Edited by John P. Meyer
Chapter 20: Person–environment fits as drivers of commitment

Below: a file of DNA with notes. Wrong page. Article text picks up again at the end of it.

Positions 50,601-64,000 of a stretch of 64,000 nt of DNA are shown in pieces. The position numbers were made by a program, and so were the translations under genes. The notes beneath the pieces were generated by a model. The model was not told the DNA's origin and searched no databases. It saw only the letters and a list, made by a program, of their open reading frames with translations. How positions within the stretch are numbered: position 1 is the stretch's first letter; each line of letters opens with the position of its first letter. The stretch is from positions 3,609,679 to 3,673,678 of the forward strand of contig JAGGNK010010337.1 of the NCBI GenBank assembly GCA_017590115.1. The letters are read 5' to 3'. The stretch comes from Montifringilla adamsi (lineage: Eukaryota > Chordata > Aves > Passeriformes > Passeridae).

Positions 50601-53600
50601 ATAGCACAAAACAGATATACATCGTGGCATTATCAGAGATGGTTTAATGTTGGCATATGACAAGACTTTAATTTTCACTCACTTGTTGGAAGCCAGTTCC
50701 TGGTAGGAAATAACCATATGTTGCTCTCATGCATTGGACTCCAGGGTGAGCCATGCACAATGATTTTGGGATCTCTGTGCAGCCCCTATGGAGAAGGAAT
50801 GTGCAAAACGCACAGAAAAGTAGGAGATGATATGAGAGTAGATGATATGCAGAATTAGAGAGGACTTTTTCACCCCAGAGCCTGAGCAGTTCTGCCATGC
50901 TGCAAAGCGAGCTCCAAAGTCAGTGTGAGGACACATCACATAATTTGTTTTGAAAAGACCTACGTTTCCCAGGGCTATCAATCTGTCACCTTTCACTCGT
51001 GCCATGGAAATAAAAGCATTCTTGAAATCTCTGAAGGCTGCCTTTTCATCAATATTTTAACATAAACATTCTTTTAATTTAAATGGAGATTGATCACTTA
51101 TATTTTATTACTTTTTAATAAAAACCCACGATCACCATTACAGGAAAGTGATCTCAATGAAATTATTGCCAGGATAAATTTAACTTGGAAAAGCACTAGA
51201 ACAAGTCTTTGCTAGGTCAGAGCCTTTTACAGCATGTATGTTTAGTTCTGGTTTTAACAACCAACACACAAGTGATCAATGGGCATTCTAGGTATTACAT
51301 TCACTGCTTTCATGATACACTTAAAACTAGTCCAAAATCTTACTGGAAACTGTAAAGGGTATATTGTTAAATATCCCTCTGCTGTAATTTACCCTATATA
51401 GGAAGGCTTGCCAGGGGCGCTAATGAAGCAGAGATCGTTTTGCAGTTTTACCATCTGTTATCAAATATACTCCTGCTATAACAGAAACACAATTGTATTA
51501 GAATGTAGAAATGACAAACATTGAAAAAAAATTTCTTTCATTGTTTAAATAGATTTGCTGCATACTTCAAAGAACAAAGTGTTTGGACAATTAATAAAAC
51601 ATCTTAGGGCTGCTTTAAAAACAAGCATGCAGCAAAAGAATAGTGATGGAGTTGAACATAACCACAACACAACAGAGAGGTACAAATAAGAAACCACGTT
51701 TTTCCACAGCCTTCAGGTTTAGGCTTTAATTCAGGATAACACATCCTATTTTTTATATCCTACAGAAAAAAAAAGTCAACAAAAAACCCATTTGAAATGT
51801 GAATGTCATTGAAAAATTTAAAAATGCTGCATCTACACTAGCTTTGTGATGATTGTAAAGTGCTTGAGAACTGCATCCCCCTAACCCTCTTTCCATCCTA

This chapter describes how employees’ fit experiences drive their commitments to their job, supervisor, team, and organization. Employees commit – that is, become attached – when they experience positive affective reactions as a consequence of the correspondence (versus discrepancy) between their attributes and those in their work environment. Because work environments comprise varying domains (for example, the job, the supervisor, the team, and the organization) to which employees may connect, the authors suggest that employees can experience multiple fits, which combine into holistic fit perceptions and result in various types of commitment. They distinguish two types of fit that inform these holistic perceptions: the needs, preferences and values that all people share (universal fits) and those that vary among individuals (distinctive fits). Finally, the authors delineate several opportunities for research and practice relating to how different fit perceptions emerge, how they combine, and how they might inform an organization’s selection and change practices.
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